Putting out the fire with gasoline?
As we go to press, health secretary Matt Hancock has announced the demise of Public Health England, a move predicted in our last editorial. While there were many flaws in the way PHE was run and it undoubtedly could have done better in managing the Covid-19 pandemic which still threatens to engulf us, there are some who feel justified in attributing Mr Hancock’s move to a desire to shift blame for the whole sorry mess away from himself, the prime minister and his cabinet colleagues.
The decision to scrap a vital fighting force in the battle to protect the population from the virus in the middle of the outbreak has been likened to restructuring the fire brigade at the precise moment their hoses are trained on a blazing building.
The interim appointment of Baroness Dido Harding to head up PHE’s replacement, the National Institute of Health Protection, has further added to the general bafflement and irritation at Hancock’s seemingly precipitous plans. Richard Horton, the editor of the Lancet medical journal, summed up the mood of the medical establishment when he tweeted: “It’s difficult to understand how someone with zero public health qualifications has been appointed to lead a national public health agency.”
The Baroness certainly has a mammoth task on her hands and one can only admire the confidence that led her to accept a role for which so few people believe she is suitable.
Let us consider the landscape in which she finds herself.
Britain has the worst total Covid-19 death toll in Europe, with more than 46,000 killed by the virus. The UK also suffered the Continent’s second-worst “excess death” rate per head of population – twice that of France and eight times more than in Germany.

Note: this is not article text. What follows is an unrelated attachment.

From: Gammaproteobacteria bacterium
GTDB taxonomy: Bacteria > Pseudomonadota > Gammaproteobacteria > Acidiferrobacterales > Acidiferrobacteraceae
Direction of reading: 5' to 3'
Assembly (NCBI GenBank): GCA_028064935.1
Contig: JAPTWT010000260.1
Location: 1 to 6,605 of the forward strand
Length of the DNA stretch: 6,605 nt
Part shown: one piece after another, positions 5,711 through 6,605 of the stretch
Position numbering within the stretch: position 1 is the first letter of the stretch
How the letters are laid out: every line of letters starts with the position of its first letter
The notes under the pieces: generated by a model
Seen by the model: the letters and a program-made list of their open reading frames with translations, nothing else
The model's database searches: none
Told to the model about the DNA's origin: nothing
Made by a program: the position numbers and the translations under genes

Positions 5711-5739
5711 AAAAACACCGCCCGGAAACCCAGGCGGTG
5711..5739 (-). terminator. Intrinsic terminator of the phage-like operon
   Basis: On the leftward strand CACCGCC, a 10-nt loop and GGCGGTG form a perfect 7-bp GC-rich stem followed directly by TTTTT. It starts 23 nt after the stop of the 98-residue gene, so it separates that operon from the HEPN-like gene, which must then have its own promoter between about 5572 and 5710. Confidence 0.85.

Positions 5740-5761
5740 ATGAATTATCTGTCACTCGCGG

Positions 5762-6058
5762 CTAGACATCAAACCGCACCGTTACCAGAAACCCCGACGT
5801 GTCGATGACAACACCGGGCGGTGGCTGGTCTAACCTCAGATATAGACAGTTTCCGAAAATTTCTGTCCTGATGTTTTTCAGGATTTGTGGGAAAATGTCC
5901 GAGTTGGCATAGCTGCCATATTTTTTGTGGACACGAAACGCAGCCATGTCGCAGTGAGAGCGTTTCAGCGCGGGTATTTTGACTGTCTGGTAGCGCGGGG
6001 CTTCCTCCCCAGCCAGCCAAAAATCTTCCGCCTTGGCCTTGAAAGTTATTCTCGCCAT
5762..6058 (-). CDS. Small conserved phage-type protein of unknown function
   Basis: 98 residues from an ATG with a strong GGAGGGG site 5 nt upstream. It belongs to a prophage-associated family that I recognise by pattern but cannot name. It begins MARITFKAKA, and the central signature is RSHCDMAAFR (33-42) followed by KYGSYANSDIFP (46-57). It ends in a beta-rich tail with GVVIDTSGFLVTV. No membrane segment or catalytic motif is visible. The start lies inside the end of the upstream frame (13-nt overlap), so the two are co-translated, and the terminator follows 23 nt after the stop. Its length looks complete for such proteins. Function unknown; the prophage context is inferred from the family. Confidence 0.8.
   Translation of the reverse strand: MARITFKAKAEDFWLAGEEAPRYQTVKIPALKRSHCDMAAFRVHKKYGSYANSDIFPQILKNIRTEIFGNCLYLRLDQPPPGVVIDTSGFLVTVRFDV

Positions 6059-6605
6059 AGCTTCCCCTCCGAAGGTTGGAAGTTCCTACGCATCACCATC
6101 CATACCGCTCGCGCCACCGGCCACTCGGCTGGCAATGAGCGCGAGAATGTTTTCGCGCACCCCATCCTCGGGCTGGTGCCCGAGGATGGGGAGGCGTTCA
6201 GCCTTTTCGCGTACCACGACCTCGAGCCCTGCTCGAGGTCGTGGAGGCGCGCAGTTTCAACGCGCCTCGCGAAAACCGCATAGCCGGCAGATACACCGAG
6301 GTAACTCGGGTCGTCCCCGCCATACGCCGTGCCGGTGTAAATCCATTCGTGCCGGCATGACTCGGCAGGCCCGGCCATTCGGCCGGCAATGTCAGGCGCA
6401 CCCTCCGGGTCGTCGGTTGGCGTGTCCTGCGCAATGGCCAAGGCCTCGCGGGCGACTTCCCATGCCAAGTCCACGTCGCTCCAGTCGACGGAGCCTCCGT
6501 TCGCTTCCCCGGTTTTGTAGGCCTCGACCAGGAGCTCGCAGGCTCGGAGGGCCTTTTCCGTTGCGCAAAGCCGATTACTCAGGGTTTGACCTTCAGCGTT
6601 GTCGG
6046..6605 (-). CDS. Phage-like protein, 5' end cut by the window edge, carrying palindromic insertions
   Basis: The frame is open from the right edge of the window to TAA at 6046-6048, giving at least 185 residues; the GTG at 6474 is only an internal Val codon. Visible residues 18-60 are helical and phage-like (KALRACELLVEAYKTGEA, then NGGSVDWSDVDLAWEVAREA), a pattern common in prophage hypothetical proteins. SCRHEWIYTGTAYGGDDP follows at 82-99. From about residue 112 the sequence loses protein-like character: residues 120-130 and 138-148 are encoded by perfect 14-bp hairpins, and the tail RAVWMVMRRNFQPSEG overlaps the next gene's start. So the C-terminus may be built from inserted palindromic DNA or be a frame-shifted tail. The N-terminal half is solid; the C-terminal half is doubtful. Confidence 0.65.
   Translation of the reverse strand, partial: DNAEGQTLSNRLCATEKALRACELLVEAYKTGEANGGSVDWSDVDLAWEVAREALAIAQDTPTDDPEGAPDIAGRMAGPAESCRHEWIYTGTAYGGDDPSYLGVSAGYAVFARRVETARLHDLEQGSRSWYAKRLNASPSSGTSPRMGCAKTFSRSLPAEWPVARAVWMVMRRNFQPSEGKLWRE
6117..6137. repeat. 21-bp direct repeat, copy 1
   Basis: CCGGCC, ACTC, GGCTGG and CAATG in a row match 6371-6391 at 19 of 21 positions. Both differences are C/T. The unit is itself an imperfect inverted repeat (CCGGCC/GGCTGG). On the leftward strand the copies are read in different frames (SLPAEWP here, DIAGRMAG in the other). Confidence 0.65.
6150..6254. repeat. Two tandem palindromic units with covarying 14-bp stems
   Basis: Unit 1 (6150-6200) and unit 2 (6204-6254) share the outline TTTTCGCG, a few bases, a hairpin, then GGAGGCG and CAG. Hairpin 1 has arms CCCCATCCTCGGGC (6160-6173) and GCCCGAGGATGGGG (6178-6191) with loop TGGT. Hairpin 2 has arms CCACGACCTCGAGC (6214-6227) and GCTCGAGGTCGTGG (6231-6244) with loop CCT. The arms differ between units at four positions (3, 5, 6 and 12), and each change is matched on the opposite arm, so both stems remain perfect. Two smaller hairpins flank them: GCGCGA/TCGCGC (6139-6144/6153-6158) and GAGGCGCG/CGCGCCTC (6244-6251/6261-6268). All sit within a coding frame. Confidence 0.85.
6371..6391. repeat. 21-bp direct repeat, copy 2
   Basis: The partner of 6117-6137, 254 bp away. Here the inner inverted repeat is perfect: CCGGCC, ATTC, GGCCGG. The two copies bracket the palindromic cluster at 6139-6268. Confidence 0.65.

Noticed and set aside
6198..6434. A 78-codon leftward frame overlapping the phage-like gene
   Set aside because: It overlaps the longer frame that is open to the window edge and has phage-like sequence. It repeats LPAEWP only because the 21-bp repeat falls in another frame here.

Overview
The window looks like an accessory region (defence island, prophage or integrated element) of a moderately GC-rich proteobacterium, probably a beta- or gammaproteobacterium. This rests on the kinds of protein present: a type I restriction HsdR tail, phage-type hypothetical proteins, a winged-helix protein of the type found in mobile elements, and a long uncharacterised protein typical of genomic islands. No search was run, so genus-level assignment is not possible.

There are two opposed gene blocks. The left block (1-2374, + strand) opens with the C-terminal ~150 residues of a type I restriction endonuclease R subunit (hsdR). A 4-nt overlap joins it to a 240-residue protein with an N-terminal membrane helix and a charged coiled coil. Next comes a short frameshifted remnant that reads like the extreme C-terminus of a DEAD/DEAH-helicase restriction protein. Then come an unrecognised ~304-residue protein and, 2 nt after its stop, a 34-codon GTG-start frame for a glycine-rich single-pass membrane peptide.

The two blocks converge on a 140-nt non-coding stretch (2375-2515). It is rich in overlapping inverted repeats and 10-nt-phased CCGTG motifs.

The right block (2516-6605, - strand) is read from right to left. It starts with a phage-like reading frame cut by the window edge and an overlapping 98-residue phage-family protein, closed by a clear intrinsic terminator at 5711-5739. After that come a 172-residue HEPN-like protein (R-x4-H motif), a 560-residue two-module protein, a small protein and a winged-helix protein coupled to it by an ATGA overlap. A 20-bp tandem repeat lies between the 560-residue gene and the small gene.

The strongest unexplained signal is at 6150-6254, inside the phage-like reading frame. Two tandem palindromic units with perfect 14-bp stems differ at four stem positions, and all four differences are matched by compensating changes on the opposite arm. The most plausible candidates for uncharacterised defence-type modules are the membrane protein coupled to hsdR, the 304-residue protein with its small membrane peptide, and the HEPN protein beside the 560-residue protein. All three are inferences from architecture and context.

We did not protect our elderly population, the most likely to suffer serious illness, who died in nursing homes in shocking numbers.
We let Covid-19 run riot across the land rather than imposing local restrictions that proved so effective elsewhere.
We failed to restrict travel into the country from abroad, we gave up on contact tracing too early, set testing targets that were missed, designed government programmes that didn’t work and the three most senior figures managing the effort to control the disease, including the prime minister, caught the very virus they were fighting.
Now the country faces the deepest recession since records began. The Office for National Statistics said earlier this month that there had been a dramatic plunge in output across the services, production and construction industries in the first quarter of 2020.
In sobering language, the ONS says the pandemic has erased 17 years of economic growth in just six months. The level of the UK’s GDP is back to what it was in June 2003.
On a more positive note, while infections may rise in the general population, the rates of hospitalisation and ICU beds occupied are gratifyingly low. The UK is also leading the way in developing a vaccine to protect against the virus and led research that uncovered the effectiveness of dexamethasone treatment.
Only time will tell if Matt Hancock’s new Institute and its leader will prove up to the task of the long-term management of a health crisis that looks as if it will persist well into next year and possibly beyond.